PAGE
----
One of the fundamental themes in astrobiology is to seek to ascertain the origin and distribution of life in the cosmos. As part of this, the field also deals with how life may be transferred from one planetary system to another. Recent research may give insight into how we could detect traces of this intriguing process in the future.
Florida Tech assistant professor of astrobiology Manasvi Lingam, along with researchers from Ecole Polytechnique Federale de Lausanne in Switzerland and University of Rome in Italy, recently completed the paper, feasibility of Detecting Interstellar Panspermia in Astrophysical Environments, which has been accepted for publication in the Astronomical Journal.
The research analyzes the process of how planets are bombarded by rocks, and how life-carrying microbes that may be on those rocks spread from one planet to bring life to another one. Life on planets might have been initiated by panspermia, a millennia-old theory that microbes living amid space dust, comets, and asteroids are transferred to the planet as these objects collide with its surface. In their paper, Lingam and his team present a sophisticated mathematical model that factors in how long microbes survive, the rates at which the particles disperse, and the velocities of ejecta, the material forced out as a result of an impact to assess the prospects for detecting interstellar panspermia.
The paper shows that the correlations between pairs of life-bearing planetary systems may serve as an effective diagnostic of interstellar panspermia, provided that the velocity of the microbe-bearing ejecta is greater than the relative velocities of stars. The team generated hands-on estimates of the model parameters for various astrophysical environments and concluded that open clusters and globular clusters (i.e., tightly clustered environments) appear to represent the best targets for assessing the viability of interstellar panspermia.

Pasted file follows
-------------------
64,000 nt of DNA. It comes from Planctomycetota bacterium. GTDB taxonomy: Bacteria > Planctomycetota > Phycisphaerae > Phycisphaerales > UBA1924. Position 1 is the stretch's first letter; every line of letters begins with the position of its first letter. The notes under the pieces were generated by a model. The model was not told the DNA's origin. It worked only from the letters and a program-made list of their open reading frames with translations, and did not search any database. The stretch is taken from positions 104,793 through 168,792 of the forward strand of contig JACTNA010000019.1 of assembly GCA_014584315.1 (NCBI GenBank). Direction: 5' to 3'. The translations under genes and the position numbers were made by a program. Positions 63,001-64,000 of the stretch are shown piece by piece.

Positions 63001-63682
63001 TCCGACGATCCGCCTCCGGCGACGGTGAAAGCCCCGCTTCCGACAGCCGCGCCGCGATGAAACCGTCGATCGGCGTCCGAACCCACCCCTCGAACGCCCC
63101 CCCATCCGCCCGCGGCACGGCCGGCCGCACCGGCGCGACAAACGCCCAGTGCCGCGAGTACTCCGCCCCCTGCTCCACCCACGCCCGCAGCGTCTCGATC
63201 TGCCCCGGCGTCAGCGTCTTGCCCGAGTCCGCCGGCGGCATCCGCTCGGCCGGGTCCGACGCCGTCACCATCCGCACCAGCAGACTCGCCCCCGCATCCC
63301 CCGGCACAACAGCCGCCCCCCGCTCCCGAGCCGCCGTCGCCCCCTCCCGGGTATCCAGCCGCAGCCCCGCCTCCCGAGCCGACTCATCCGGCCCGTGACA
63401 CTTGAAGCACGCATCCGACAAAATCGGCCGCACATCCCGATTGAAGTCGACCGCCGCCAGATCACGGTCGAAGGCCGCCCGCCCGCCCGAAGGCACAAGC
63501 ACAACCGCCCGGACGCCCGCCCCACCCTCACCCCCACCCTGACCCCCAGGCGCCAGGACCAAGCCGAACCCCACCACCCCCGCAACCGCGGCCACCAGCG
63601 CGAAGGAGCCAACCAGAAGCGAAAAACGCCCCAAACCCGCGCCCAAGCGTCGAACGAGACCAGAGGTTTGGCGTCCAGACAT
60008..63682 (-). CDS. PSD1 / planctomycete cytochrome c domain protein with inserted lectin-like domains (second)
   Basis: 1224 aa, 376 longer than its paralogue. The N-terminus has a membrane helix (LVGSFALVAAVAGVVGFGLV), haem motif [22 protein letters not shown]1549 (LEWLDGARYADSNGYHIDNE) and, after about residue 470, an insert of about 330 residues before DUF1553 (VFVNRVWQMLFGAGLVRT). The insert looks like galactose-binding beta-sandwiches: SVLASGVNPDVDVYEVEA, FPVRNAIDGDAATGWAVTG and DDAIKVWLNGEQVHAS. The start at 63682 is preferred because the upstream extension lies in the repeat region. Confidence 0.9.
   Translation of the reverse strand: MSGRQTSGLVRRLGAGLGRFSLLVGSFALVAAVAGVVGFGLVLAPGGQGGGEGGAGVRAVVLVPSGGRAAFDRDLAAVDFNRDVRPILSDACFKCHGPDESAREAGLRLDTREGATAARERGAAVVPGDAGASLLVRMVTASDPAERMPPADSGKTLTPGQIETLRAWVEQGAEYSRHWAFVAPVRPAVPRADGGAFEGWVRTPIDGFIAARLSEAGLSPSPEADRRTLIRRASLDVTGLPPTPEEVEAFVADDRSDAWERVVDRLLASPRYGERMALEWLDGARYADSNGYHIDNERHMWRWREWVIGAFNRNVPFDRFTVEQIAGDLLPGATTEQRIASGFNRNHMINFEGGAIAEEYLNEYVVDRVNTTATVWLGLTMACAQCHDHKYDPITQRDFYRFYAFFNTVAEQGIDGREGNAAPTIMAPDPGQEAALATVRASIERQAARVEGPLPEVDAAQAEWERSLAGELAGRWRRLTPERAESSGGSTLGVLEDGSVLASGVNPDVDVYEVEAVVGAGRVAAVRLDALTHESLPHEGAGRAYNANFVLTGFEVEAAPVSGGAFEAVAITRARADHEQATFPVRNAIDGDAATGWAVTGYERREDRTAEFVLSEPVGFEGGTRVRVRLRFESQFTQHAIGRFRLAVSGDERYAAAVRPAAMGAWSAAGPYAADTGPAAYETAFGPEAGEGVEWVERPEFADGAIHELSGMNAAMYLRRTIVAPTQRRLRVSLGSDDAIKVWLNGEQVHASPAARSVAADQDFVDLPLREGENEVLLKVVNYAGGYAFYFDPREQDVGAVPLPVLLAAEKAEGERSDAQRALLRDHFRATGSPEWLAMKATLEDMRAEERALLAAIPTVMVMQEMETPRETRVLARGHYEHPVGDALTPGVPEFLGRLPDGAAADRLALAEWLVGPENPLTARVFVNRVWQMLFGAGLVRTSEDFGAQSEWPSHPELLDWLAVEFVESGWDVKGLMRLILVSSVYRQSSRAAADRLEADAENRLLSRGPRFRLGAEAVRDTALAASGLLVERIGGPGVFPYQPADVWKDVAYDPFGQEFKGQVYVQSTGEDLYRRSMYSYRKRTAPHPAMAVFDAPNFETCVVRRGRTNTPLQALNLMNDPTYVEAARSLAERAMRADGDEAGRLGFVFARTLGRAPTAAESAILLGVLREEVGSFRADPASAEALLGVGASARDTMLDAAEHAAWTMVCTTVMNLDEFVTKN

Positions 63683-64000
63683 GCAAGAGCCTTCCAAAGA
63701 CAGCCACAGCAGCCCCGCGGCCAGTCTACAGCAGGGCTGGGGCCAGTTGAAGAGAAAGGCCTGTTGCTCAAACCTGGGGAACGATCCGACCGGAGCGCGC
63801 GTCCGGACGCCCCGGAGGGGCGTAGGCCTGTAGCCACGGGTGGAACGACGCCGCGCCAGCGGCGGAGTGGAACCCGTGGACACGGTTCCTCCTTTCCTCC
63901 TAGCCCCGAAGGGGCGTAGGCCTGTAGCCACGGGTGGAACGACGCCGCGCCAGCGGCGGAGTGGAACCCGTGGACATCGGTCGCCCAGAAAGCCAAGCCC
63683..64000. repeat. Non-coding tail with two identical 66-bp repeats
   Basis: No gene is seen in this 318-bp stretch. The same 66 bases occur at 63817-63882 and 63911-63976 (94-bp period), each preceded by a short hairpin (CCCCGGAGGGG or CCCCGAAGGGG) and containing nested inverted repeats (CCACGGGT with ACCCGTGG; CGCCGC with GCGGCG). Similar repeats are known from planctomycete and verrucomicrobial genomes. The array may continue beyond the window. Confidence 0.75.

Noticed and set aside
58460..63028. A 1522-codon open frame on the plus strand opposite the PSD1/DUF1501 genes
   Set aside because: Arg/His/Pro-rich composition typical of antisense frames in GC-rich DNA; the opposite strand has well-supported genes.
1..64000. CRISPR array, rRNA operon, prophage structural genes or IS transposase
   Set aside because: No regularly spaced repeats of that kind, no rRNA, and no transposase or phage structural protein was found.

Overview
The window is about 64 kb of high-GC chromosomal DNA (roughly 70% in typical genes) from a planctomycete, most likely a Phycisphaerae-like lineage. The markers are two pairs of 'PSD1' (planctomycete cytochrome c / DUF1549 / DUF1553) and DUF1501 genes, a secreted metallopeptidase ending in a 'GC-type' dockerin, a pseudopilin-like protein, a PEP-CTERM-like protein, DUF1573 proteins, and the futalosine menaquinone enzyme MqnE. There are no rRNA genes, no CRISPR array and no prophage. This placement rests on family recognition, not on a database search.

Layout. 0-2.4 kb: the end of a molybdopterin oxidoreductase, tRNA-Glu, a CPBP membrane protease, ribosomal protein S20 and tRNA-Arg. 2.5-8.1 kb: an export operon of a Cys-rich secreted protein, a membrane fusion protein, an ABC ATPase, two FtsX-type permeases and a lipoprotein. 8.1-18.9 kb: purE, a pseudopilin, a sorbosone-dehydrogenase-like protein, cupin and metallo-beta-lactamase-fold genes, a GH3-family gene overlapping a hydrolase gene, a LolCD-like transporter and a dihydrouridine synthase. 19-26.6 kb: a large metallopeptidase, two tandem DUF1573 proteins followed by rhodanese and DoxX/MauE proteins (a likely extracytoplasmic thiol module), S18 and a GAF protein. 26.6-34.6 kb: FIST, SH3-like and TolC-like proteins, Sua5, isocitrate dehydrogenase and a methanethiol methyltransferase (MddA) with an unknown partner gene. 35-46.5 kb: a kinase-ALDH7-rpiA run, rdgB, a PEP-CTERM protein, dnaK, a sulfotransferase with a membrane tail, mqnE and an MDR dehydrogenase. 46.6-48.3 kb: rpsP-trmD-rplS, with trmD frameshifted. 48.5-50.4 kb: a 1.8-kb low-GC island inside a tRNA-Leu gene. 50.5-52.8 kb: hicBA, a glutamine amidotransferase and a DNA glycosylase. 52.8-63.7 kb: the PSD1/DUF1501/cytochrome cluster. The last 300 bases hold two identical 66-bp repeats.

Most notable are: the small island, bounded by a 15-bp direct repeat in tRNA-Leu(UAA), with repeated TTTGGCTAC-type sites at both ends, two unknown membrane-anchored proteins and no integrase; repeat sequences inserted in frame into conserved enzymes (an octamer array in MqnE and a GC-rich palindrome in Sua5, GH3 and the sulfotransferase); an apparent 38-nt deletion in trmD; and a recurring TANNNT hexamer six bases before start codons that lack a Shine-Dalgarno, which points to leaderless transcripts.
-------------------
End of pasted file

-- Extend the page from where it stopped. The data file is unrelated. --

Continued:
Like a chain reaction in a nuclear reactor, life on planets can be initiated by the collision of one life-bearing object hitting one planet (thereby seeding it), and the microbe-bearing objects on that planet being subsequently ejected into space and then spreading across multiple planets in the area. In addition to this mechanism of panspermia, scientists also believe that life can also be created from nonliving systems in a process known as abiogenesis. By examining biological signatures on planets, Lingam and his team conducted research that indicates how far and how effectively panspermia can reach neighboring planets.
Lingam said, what we showed is that there were certain environments where panspermia is more conducive, and other environments where it is less. The second thing we showed is that differentiating between the two hypotheses (panspermia and abiogenesis) can be undertaken using a mathematical quantity known as a pair-wise correlation function. If you have a non-zero function, it would imply that panspermia is operational, and if you have a zero function it means that life is created on worlds independently of one another.
For Lingam, the paper may give way to not only understanding which planets are impacted by the travels of living organisms, but also to providing a better grasp of how those on Earth may be biologically connected with other lifeforms in our solar system. For example, the microbes on Mars may potentially come from panspermia involving Earth in some fashion.
Lingam said, if we were to detect life on Mars, we would need to come up with good diagnostic tools to understand whether this life is truly a second genesis, originating completely independent from life on Earth, or if it was seeded from life on Earth. There is evidence that early Mars was very habitable, had flowing water, and the temperatures may have been warmer as well. In principle, life could have originated on Mars first, then died out or went underground, but then that life could have spread to Earth, in which case we would have a Martian ancestry.
Lingam's research on panspermia led him last year to be commissioned by Cambridge University Press, as part of their prestigious Cambridge Astrobiology series, to author a comprehensive book on this subject. The book is scheduled for release sometime in 2022 or 2023.